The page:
Given true words and jests and all that, it was perhaps unwise of the Daily Telegraph editor Tony Gallagher to tweet that the editors’ visit to Downing Street to discuss the Leveson report with the Prime Minister “felt like the summoning of the Five Families in The Godfather”.
Happily for the families, they run most of the news distribution in the UK, which means what most of us know of Leveson is what they wanted us to know — a recommendation of statutory underpinning that was so quickly rejected by the prime minister that they could make it the story. Those liberal outcasts The Guardian and The Independent went further in telling us what Leveson had said, but fortunately no one really reads them. As for the broadcasters, judicial reports the length of Proust do not make great television.
Because history is written by the victors, the great judicial report has become what the fastest, noisiest responses say it is. The detailed narrative of Leveson, as moulded by the hands of the industry it criticises, is now concern about some press activity, criticism of the Press Complaints Commission, an abject failure to understand what the internet has done — and, most importantly, a misguided attempt to introduce statutory control. The editors have scrupulously reported, but properly rationed, his examples of the worst excesses by journalists. To the frustration of Hacked Off and its supporters, only the most dedicated will plough through a report that carries page after page of serious indictment of the kind of behaviour that has become routine for much of the British newspaper industry.
Even those of us who oppose the mildest forms of statutory control may feel a little ambivalent about the speed with which the newspaper industry has wriggled off this latest hook, the sixth attempt in some 65 years to call time in the fabled “last chance saloon”. After all the evidence, all the examples of wickedness, are our editors to get clean away?
It looks as if they might, now they have woken up to the need to adopt a less truculent tone. The task is to kick the habits of a lifetime and work together on a proposal that takes us into a genuinely new territory of self-regulation. For the past 20 years, the industry has largely acquiesced in the PCC being stitched together — let us not say stitched up — by the late David English and by Paul Dacre, successive editors at the Daily Mail. When it became clear the game was up for the old PCC, the Telegraph joined forces, seconding Lord Black of Brentwood — formerly Guy Black of the PCC — to the cause. Lord Hunt was the acceptable face and the safe pair of hands. In the new world, he can be neither of those. The Hunt Black alternative is no more.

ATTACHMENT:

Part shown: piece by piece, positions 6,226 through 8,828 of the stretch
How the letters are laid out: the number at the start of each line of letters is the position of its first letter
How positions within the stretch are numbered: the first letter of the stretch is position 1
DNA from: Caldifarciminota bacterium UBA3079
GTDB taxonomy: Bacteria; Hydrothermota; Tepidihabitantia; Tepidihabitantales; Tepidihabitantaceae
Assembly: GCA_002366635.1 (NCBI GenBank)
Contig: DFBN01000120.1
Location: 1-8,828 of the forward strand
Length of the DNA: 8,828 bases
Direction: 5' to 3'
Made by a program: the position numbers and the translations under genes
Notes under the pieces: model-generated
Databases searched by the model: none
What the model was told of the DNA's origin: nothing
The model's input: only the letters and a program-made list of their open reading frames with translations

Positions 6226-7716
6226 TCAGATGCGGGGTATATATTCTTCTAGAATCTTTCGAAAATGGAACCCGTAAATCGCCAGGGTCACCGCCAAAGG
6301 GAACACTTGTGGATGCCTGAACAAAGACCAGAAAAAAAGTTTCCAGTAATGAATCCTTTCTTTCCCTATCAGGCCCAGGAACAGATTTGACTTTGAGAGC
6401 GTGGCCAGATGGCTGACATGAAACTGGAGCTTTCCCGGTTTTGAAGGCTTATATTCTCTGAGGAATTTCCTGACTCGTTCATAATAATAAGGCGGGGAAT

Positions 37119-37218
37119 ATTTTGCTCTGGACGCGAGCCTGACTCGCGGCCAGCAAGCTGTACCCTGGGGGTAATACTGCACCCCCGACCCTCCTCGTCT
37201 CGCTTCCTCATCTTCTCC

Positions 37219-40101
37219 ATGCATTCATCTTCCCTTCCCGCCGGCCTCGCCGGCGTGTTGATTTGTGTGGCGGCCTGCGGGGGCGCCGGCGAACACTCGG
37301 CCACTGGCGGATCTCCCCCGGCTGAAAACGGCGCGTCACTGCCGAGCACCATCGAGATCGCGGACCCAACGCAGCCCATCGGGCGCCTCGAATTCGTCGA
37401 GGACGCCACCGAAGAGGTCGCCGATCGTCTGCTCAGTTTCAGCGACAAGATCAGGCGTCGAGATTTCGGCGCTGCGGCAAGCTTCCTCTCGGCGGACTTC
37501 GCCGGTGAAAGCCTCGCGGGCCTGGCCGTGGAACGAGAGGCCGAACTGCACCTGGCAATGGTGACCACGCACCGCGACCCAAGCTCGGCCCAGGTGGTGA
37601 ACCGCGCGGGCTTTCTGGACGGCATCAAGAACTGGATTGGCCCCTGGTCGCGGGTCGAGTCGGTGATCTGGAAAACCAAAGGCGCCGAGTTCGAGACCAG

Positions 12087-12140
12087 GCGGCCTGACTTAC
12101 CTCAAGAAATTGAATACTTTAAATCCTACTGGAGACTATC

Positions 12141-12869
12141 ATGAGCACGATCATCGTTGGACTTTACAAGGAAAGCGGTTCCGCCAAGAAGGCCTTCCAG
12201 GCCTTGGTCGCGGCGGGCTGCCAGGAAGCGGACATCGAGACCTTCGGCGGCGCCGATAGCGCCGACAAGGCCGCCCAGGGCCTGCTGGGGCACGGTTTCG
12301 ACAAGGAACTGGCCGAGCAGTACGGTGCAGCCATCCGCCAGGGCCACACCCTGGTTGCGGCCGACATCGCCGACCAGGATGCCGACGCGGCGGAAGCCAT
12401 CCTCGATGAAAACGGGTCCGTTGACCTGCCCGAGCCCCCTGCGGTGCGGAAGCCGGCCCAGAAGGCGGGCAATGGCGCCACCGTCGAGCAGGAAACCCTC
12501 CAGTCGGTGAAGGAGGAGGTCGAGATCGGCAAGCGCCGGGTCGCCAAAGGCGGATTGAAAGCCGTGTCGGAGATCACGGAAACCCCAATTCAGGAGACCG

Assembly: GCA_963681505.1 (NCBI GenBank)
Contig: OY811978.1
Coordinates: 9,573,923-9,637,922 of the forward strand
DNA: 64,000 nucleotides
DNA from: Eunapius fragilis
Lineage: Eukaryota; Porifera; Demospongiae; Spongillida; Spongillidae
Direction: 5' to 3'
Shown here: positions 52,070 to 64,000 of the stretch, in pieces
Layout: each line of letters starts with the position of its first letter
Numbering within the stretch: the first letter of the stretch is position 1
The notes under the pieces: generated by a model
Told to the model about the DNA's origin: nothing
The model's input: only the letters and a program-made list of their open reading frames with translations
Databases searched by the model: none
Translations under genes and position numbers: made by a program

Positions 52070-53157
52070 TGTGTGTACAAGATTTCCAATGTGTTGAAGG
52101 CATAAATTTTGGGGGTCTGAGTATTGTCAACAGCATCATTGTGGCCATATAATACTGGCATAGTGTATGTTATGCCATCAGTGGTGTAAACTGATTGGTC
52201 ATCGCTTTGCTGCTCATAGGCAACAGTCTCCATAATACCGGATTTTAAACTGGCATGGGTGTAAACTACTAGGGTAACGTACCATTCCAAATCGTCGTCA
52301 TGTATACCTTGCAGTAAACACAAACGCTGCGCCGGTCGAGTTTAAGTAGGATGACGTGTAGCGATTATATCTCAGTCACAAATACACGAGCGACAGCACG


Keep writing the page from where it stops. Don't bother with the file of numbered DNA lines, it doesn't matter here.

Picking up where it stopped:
The editors have moved remarkably fast, though that comes easily to men and women used to stringing thousands of words of copy into a coherent whole each day. Meeting the day after Downing Street they sat down to compare the Leveson proposals for regulation with their own. Remarkably they appear to be prepared to move on almost everything, at least while there is a gun to their heads. The sticking points are reasonable. They want: a separate body to agree standards; no automatic right of complaint for third parties; more clarity on pre-publication advice; transparency to be an aspiration rather than a rule; no right for the regulator to “intervene in cases of allegedly discriminatory reporting and in so doing reflect the spirit of equalities legislation”.
The big one, of course, is the statute question. What is the recognition body that certifies the new regulator? No one in the industry wants Ofcom. Even Ofcom doesn’t want Ofcom. But how do we avoid the dread “statutory underpinning”? The editors won’t accept — or not if they have a choice in the matter — Parliament or the judiciary. They want a senior, retired judge. So we wait on Oliver Letwin, prime ministerial policy adviser, to work out a way that isn’t statutory.
The speed with which they have moved should keep them ahead of the majority at Westminster that is believed to support some form of statutory control. With goodwill they may even resolve the many detailed questions that emerge over the coming weeks: funding, pre-publication advice, committee membership, voluntary submission to the new regulator. But will they do this with a good heart, in the belief that behaving better can be a benefit rather than an obstacle to a free press? Or is this merely a political accommodation, designed to prolong the activities of a Mafia class?
— Kim Fletcher, editor